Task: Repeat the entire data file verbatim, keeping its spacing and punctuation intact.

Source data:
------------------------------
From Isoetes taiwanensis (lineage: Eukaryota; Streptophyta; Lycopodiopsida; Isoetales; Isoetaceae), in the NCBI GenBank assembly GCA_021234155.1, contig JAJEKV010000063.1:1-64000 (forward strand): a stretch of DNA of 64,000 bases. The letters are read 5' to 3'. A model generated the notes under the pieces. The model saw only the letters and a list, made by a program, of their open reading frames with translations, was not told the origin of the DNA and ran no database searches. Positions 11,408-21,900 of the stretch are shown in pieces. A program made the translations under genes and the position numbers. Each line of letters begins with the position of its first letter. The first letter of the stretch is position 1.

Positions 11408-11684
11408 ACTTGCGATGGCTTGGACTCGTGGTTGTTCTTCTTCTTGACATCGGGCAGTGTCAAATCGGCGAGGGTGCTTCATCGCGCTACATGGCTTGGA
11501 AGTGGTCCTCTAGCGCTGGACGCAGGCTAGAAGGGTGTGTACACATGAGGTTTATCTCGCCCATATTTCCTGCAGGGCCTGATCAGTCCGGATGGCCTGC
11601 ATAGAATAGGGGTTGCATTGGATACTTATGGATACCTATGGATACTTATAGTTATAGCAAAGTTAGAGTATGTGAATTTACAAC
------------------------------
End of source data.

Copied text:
From Isoetes taiwanensis (lineage: Eukaryota; Streptophyta; Lycopodiopsida; Isoetales; Isoetaceae), in the NCBI GenBank assembly GCA_021234155.1, contig JAJEKV010000063.1:1-64000 (forward strand): a stretch of DNA of 64,000 bases. The letters are read 5' to 3'. A model generated the notes under the pieces. The model saw only the letters and a list, made by a program, of their open reading frames with translations, was not told the origin of the DNA and ran no database searches. Positions 11,408-21,900 of the stretch are shown in pieces. A program made the translations under genes and the position numbers. Each line of letters begins with the position of its first letter. The first letter of the stretch is position 1.

Positions 11408-11684
11408 ACTTGCGATGGCTTGGACTCGTGGTTGTTCTTCTTCTTGACATCGGGCAGTGTCAAATCGGCGAGGGTGCTTCATCGCGCTACATGGCTTGGA
11501 AGTGGTCCTCTAGCGCTGGACGCAGGCTAGAAGGGTGTGTACACATGAGGTTTATCTCGCCCATATTTCCTGCAGGGCCTGATCAGTCCGGATGGCCTGC
11601 ATAGAATAGGGGTTGCATTGGATACTTATGGATACCTATGGATACTTATAGTTATAGCAAAGTTAGAGTATGTGAATTTACAAC